Ergonomic, usability and communication with family to maintain relationships are the main concerns of seniors regarding mobile phone usage. Older adults are more likely to use mobile phones in case of emergency or in unexpected situations. 

Creative activities for adults in their retirement years often don't include mobile phones. Baby boomers and older are less likely to engage in the following uses of mobile phones.

  • picture taking
  • texting
  • Internet access
  • email
  • using software apps
  • banking

Creative arts and crafts ideas for adults

“The conversation has started to encompass health and wellness. Older adults are also thinking more about quality of life and about remaining creatively active and socially engaged,” according to Dr. Raquel Stephenson.

Dr. Stephenson is an assistant professor of Expressive Therapies and program coordinator for Art Therapy. She has put Lesley University at the forefront of art therapy for older adults. She writes about how the arts can promote health and wellness in older people. She is an experienced clinician and the founder of national and international art therapy programs.

In 2030, adults over 65 will make up 20 percent of the population of the United States. For older adults, the unseen enemy is isolation. Losses increase as spouses and friends pass away. Older adults may relocate to a new location, abandoning homes they have lived in for many years. As a result, many of these seniors suffer from depression, medial problems and withdrawal from society. 

Dr. Stephenson’s research demonstrates that using art as one of the creative expression activities for adults can change the negative impact that affects the lives of these senior adults. Including art in the list of creative activities promotes increased self-esteem, social connection and motivation. This leads to improved health and well-being. Dr. Stephenson’s goal is to introduce the creative arts into the day-to-day lives of older adults.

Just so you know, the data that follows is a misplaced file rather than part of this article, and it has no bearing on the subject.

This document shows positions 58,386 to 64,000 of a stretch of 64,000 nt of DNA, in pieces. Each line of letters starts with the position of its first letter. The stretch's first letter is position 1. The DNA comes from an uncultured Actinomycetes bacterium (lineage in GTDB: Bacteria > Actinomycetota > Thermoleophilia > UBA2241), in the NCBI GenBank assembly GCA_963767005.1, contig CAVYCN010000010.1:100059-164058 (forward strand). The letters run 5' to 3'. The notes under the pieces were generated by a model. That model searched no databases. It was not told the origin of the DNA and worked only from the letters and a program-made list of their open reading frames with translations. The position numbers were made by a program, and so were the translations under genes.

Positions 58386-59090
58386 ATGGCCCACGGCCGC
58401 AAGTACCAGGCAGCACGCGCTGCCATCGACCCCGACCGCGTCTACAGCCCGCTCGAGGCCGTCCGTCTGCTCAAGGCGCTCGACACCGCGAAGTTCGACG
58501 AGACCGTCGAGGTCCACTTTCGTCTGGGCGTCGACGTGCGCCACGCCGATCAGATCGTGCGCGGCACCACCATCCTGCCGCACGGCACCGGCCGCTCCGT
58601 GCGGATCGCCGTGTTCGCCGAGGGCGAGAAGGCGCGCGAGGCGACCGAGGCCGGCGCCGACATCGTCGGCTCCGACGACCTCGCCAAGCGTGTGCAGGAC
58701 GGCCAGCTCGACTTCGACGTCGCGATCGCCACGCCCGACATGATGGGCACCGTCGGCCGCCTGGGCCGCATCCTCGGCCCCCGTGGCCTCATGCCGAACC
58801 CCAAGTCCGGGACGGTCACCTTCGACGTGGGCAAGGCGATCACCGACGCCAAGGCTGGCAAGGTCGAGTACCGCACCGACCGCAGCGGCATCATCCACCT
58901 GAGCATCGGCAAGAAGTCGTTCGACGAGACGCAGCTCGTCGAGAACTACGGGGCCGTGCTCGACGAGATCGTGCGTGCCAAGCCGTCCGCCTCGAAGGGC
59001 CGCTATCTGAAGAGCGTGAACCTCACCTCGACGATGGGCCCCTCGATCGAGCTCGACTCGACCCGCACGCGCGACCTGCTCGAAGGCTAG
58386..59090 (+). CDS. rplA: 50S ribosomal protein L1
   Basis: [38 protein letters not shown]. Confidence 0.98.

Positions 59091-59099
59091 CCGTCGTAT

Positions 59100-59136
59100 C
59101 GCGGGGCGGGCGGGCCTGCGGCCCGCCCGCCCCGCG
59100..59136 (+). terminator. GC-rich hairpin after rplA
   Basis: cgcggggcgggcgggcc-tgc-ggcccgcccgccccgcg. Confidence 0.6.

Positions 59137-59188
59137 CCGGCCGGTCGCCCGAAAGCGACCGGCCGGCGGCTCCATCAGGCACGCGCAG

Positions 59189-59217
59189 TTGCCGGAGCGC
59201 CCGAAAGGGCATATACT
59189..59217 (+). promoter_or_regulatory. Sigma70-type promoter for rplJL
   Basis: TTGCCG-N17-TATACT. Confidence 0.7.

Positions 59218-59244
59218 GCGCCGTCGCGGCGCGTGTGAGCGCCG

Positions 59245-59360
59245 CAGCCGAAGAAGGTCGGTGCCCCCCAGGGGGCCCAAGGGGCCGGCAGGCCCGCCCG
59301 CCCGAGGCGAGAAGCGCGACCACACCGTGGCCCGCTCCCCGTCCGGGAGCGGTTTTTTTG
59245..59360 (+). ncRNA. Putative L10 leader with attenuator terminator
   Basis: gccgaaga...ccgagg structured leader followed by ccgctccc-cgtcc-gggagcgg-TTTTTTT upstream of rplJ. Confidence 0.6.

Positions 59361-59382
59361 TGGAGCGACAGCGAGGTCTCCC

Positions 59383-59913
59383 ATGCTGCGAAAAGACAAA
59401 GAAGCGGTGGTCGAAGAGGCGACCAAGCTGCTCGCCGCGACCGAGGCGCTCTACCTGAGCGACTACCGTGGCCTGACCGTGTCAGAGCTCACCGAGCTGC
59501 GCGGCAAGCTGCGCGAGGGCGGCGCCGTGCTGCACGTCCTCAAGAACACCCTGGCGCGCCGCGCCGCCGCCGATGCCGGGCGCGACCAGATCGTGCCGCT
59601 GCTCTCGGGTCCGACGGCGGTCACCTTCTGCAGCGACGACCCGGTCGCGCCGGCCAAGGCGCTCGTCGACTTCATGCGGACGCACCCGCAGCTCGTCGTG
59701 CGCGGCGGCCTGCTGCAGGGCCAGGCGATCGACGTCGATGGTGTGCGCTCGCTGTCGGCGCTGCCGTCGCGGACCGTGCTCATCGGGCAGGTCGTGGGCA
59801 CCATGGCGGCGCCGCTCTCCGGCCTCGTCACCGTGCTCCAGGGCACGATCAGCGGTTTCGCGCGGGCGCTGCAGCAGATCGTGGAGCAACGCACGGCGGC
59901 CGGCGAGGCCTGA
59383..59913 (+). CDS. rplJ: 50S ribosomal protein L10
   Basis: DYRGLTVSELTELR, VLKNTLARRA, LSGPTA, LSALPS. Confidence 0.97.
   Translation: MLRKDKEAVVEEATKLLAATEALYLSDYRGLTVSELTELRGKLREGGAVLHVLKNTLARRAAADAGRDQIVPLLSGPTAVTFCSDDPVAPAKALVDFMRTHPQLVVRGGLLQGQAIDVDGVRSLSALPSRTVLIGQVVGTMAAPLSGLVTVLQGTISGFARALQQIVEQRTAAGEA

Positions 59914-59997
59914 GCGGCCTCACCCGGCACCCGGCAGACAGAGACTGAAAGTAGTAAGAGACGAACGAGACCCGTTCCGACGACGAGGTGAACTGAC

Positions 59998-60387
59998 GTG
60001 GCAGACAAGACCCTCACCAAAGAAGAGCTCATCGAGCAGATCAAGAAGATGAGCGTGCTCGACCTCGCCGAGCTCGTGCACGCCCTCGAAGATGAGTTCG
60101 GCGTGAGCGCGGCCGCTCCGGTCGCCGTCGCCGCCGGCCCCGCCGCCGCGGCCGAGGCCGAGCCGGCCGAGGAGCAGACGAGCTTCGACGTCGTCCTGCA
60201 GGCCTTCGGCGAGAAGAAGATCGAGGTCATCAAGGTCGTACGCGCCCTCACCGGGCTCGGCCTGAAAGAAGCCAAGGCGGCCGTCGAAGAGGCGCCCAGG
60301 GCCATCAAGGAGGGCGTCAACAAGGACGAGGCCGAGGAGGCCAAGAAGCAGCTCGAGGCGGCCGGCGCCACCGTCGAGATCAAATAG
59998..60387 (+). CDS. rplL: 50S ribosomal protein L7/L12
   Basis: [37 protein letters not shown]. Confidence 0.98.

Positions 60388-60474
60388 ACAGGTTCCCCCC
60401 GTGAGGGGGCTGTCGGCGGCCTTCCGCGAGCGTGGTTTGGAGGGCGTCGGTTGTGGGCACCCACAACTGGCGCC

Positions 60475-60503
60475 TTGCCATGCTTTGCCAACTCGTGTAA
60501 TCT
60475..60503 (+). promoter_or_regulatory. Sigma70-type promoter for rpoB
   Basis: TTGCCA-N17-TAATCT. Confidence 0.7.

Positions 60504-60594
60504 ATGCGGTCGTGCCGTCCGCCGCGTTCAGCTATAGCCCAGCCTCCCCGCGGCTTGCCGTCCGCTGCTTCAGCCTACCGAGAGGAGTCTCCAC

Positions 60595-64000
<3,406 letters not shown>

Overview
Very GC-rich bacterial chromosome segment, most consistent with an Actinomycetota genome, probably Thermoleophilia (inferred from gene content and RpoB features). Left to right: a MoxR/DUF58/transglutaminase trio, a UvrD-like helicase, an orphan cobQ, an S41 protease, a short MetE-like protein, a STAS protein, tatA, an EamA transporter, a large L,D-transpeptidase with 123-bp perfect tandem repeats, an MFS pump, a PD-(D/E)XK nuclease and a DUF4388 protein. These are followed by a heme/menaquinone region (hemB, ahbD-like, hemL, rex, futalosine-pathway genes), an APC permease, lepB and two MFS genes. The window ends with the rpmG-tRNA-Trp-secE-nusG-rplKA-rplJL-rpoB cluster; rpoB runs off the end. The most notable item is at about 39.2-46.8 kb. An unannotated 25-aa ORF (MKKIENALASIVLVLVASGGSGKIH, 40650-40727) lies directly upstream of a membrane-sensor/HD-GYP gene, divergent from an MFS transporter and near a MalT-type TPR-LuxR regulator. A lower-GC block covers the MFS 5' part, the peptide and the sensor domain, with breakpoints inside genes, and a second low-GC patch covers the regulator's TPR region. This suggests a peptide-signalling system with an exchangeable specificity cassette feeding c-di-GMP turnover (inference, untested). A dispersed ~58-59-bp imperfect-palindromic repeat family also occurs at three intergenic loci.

“If by improving a person’s sense of happiness and social connection through creative engagement, we can reduce isolation and depression, we may be able to delay significant contact with the healthcare system. That’s money that isn’t being spent. When people take the risk of making art with others, it builds community, which is therapeutic. Making art allows this community-building to happen quickly and more powerfully,” she explains.

List of creative activities for adults

Many adults lose mobility as a result of stroke, severe arthritis or injuries from falls. Seniors with limited mobility are unable to enjoy the hobbies and creative activities for adults in their younger days with better health.

These seniors can still find a list of creative activities for adults that they can enjoy today.

  • Reading is a fun way to improve memory, improve sleep, reduce stress and delay cognitive decline.
  • Creative activities for adults that don’t require a lot of moving around include birdwatching, cooking, knitting, baking, crochet, playing a musical instrument, indoor or container gardening or learning new languages.
  • Continue to find exercises that can be done with limited mobility.
  • Explore creative arts and crafts ideas for adults. These include drawing, coloring, scrapbooking, making a family recipe book or organizing family photo albums.
  • Getting outside to spend some time enjoying nature is relaxing and a great mood booster.
  • Asking family or friends with babies or friendly pets to stop by for a visit is another good way to engage an older adult.
  • Games and puzzles are great sources of entertainment and fun activities. These can be creative group activities for adults.
  • Enjoy movies, TV shows or music.
  • Giving back to the community is one of the best ways to stay engaged and achieve a sense of purpose and accomplishment. 
  • Seniors can write a novel or a memoir. Creative writing classes are easy to find and are a great way to meet new people while engaging in a creative activity.
  • Local theaters have many opportunities to everyone from novice actors to experienced entertainers. Other theater opportunities include helping with set design, costumes, lighting or stage management.